Despite the Trip conversion success, the old-timers, the Retired Dope Fiends, aka The Walking Dead, remained a problem. As the alcoholics had not wanted change, neither did they. Curing dope fiends was what they wanted. Dederich placed them in a 72 hour game ("stew") and harangued them for not seeing his vision. Later the "flies" (Dederich trained youngsters) took over the attack. When all were exhausted Dederich returned and offered forgiveness for surrender. (Tony Lang, Synanon).

Synanon III Church of Synanon 1974

Juveniles in the 70's were often sent to Synanon by juvenile agencies or by courts on juvenile officers’ recommendation. Synanon wanted the kids to try to keep their tax free status and placed them in a militaristic "Punk Squad" (forerunner of Scared Straight and other failed camp programs). As these juveniles did not want to be there, Synanon methods failed. Violence was then permitted upon them, breaking for first time Synanon’s "non violent rule." Children were struck across the face, knocked down, otherwise punished and then "gamed." Soon the OK on violence would spread to "splitees," suspected thieves and perceived spies and enemies. (Synanon Punk Squad Files; Deposition of Synanon school master, Morantz vs. Synanon, IRS vs. Synanon)

Dederich was ahead of times in ordering aerobics, running, diets and non smoking. All such "notions" Dederich declared were also a "squeeze" to get rotten fruit out of Synanon (those who will not obey). (Deposition of Charles Dederich, Morantz vs. Dederich; Morantz vs. Synanon, IRS vs. Synanon.) Beginning in the mid-1970s, women were required to shave their heads (men did the same and bib overalls became the uniform). (Gerstel, Paradise, Inc.)

On remote properties in California such as Tomales Bay in Marin County and Badger, Tulare County, the organization had built un-permitted buildings, a trash dump, and an airstrip. (Gerstel, Paradise Inc.) Beginning in 1974 the authorities began to question Synanon's promises and practices. The concept of "lifetime rehabilitation" did not agree with therapeutic norms, and eventually in l977 attorney Paul Morantz would bring to the Health Dept’s attention that the group was running an unauthorized medical clinic and taking in people with medical needs Synanon had no license to treat. Tax issues arose. In response to these accusations, Dederich declared in l974 that Synanon was a tax exempt religious organization, the "Church of Synanon." A memo declaring it a religion asked a question that didn't need to be answered: "Who will be God?" (Gerstel, Paradise Inc.; Morantz vs. Synanon, IRS vs. Synanon) Dederich declared no more children (1976) as they take time away from Synanon goals. Males were forced in games to have vasectomies performed by Synanon doctors, and a few pregnant women were even required to have an abortion. One was four months pregnant. Childbirth said Dederich, was no more important than squeezing out a football. (Dederich, "Childbirth Unmasked.) Dederich and his wife sat on thrones and often wore robs. Dederich declared when he moved to The Home Place in Badger he did not want ex dope fiends around him (Gerstel, Paradise Inc.). In l977 when Dederich’s wife Betty died he married a volunteer to be his wife and decided to save others from pain of death or divorce by ordering all married couples to break up every 3 years and take new partners selected by Synanon ("love matches"). (Time Magazine, Dec, 1977). Some believe Betty’s Death unleashed Dederich’s fury. Yet the Imperial Marines were named officially "Her Majesty’s Imperial Marines," and she was often at their training and spoke of a militant Synanon (Wendell Stamps Imperial Marine diary).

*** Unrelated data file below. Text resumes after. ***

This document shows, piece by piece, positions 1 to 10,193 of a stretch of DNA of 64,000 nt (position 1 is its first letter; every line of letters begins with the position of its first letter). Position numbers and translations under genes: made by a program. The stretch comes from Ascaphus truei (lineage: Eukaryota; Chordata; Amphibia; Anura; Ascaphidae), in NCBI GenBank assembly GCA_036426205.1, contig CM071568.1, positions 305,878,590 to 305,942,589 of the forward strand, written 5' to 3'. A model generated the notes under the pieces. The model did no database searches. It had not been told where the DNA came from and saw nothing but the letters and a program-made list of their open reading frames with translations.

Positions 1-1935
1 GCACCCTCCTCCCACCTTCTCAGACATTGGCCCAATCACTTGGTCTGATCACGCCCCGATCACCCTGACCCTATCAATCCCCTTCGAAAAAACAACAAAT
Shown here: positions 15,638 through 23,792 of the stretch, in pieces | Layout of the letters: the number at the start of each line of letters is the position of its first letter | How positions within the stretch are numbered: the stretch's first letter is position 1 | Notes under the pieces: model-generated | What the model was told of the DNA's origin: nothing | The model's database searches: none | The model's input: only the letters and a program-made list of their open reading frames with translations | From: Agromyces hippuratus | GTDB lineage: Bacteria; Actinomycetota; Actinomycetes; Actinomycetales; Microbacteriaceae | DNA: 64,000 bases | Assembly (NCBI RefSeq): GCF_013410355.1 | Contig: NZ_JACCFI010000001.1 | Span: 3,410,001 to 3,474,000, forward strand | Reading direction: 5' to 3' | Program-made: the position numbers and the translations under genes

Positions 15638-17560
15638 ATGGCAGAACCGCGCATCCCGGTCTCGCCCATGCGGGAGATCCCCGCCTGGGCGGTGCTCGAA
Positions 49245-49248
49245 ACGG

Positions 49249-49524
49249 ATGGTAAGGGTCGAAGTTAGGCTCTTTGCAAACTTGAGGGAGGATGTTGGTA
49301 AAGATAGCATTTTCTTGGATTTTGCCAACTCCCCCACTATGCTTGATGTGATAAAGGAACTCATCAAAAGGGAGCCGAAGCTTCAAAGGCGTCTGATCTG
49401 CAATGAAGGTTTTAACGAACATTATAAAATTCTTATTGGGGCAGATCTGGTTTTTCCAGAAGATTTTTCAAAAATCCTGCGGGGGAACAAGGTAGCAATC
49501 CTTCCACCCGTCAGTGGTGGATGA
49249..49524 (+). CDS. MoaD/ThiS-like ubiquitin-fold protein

The holy war

The Foundation had the "wire," an internal broadcasting system that played 24 hours with repeated talk of getting the enemies. George Orwell’s l984 had arrived early. In not too long of a time, Synanon commenced training the Imperial Marines in Depot Flats in the Badger Mountains and then attacked over 40 people (some attacks were before Marines trained—Dederich, "New Religious Posture, Don’t Fuck with Synanon. "Carom" shots now involved public beatings and getting "enemies" on missions that went coast to coast. Members were taught that if caught on a violent mission to go to jail and to not blame Synanon. (Synanon board minutes—Jady Dederich, Wendall Stamps Imperial Marine diary, People vs. Dederich, IRS vs, Synanon). Publicly, Dederich warned that people should not mess with Synanon because the organization could not control its members. "Bombs," he would say in l978 to news reporter Connie Chung (CBS NEWS l978), could go off in homes of critics (Deposition of Dederich, Synanon vs. Time, Inc.; Synanon vs. ABC). Synanon members bought stock in ABC and attended a stock holders meeting, and naming their names, the members, identifying themselves as former members of Murder Incorporated, asked if the board had protection for their wives (Synanon vs. ABC, AP Western Union Telegram; Pat Lynch, NBC segment 3). Inside, Dederich compared Synanon to the mafia (Synanon Think Table Summaries; Dederich, "New Religious Posture—Don’t Fuck with Synanon). The Marines were led by Dr. Douglas Robson who would eventually flee in fear of arrest and set up practice in Seattle. (Synanon Holy War file, Robson letters, IRS vs. Synanon).